Cusi defends nuke plant revival
Energy Secretary Alfonso Cusi defended on Wednesday the government’s plan to revive the mothballed Bataan Nuclear Power Plant (BNPP) to meet the Philippines’ energy needs, with forecast demand and reserve requirement expected to double at 30,189 megawatts (MW) by 2030.
Speaking at a hearing of the Senate committee on energy, Cusi said reopening the 620-MW nuclear power plant was among the options that the energy department was pursuing to ensure long-term energy stability along with other power sources.
“Based on my knowledge, based on what I’ve seen, based on what I studied, based on the experience of other countries that we have heard, it is a good option for our country. It is safe to use,” said Cusi when pressed by Sen. Leila De Lima on the use of the BNPP.
“The hard fact is that even while nuclear power is unpopular, we’re looking at it, we’re studying it. It’s an option,” he told the hearing, which was chaired by Sen. Sherwin Gatchalian.
Cusi stressed that nuclear power was viable as it is cheap to produce and plants have greater longevity than other depletable sources such as natural gas and coal.
Located at a 357-hectare government reservation in Morong, Bataan and built at a cost of $2 billion, the BNPP never came on stream. It was completed in 1984 following a 10-year construction, although it was never opened on safety concerns because it was built on a site considered geologically hazardous near Mt. Pinatubo volcano.
Previous attempts to operate the more than 30-year-old facility spurred protests and never gained headway, and Cusi estimated that it would cost at least $1 billion to reopen the facility.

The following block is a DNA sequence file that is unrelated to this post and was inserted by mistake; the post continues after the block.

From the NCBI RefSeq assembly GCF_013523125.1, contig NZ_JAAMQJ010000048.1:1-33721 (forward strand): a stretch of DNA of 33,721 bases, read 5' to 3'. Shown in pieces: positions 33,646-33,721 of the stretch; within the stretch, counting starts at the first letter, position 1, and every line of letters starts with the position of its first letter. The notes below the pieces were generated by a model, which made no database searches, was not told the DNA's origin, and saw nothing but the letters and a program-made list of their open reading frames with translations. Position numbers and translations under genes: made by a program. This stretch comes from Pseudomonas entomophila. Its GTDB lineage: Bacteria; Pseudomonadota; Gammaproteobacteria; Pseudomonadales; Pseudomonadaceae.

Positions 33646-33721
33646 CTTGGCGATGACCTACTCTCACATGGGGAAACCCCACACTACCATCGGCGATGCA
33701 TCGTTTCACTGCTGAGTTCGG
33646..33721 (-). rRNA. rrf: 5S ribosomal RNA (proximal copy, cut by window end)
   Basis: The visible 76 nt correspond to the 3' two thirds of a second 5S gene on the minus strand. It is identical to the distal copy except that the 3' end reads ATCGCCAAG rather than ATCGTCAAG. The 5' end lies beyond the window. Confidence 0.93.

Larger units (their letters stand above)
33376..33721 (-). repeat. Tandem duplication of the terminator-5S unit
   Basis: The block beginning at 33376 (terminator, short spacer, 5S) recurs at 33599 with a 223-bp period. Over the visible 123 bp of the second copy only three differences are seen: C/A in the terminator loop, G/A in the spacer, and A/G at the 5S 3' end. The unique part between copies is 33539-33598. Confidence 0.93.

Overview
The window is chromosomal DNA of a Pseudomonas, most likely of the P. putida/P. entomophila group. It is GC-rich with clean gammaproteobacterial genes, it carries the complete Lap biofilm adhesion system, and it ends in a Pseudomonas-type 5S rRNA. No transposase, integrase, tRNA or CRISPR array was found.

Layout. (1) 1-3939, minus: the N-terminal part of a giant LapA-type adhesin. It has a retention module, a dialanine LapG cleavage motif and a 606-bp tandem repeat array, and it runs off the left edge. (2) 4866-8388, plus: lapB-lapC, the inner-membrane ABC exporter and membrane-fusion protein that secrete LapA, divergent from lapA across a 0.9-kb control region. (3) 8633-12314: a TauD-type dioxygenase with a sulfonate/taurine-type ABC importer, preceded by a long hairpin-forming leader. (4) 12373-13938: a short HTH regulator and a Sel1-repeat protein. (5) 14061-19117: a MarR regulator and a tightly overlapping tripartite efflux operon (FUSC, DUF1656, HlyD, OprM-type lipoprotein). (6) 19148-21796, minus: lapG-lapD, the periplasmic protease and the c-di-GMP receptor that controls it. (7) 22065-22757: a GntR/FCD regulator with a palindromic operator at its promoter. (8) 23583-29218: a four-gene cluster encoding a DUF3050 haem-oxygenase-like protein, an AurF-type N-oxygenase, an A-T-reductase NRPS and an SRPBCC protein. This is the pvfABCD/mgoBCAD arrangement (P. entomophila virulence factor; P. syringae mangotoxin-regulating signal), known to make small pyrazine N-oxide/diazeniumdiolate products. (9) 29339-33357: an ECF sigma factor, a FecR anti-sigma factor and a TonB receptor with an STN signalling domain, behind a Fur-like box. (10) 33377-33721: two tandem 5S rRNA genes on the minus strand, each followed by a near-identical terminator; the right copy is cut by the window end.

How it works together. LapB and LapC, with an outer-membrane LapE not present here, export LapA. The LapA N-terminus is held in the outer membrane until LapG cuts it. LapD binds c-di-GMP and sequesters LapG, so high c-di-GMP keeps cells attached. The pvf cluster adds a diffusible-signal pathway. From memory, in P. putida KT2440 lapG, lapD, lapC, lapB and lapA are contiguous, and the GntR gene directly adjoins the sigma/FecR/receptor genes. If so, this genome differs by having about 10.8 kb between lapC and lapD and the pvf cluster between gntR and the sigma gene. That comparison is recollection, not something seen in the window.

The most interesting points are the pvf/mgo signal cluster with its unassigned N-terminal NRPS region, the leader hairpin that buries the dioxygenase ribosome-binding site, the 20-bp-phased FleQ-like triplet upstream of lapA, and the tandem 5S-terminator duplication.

Manila spends P27 million pesos a year for its upkeep, the senate hearing was told.
Cusi argued that other sources of energy such as gas and coal were depletable, noting that the Malampaya offshore natural gas was expected to run out of supply by 2024.
“Coal and fuel has a lifespan. Nuclear power has a longer life, so we will have a more secure [supply]. The hard fact is that we know that nuclear power is not popular, but it is our responsibility to look at it and study it for nation-building,” he said, adding that Manila has been left out by its neighbors, such as Indonesia, in terms of nuclear power.
Cusi said reviving the plant would have to be studied and approved by the president. He was due to consult with experts on nuclear energy Wednesday night.
The current national energy supply is at 17,925 MW, sufficient for the demand of 13,500 MW. Cusi said the supply was at times compromised by unexpected outages and simultaneous maintenance shutdowns of powerplants, a situation that led to the supply shortage in Luzon a month ago.
The Church meanwhile reiterated its opposition on Wednesday to the plan, stressing that reviving the project puts the public at risk, especially those who live in the area.
“The whole province has accepted and agreed, no rehabilitation of BNPP. It is a closed case for us,” Balanga Bishop Ruperto Santos said. “We are against this and this will not change.”
Santos said the BNPP posed greater dangers than its promised benefits, and that those behind its revival were motivated by “profit or money” rather than by genuine concerns to provide cheap energy.
“We believe that energy can be generated from wind or from water of from the sun. That can be studied, tested, harnessed,” he said. “The BNPP damages life, livelihood and nature. The BNPP is not the answer to the present needs of the people. No one is safe from the Bataan Nuclear Power Plant.”
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